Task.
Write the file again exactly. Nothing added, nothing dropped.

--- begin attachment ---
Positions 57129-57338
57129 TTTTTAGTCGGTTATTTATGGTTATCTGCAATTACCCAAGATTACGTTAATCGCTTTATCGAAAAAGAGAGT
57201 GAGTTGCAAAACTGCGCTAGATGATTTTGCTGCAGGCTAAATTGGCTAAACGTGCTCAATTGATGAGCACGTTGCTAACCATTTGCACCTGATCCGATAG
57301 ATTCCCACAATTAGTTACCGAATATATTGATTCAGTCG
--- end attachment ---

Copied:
Positions 57129-57338
57129 TTTTTAGTCGGTTATTTATGGTTATCTGCAATTACCCAAGATTACGTTAATCGCTTTATCGAAAAAGAGAGT
57201 GAGTTGCAAAACTGCGCTAGATGATTTTGCTGCAGGCTAAATTGGCTAAACGTGCTCAATTGATGAGCACGTTGCTAACCATTTGCACCTGATCCGATAG
57301 ATTCCCACAATTAGTTACCGAATATATTGATTCAGTCG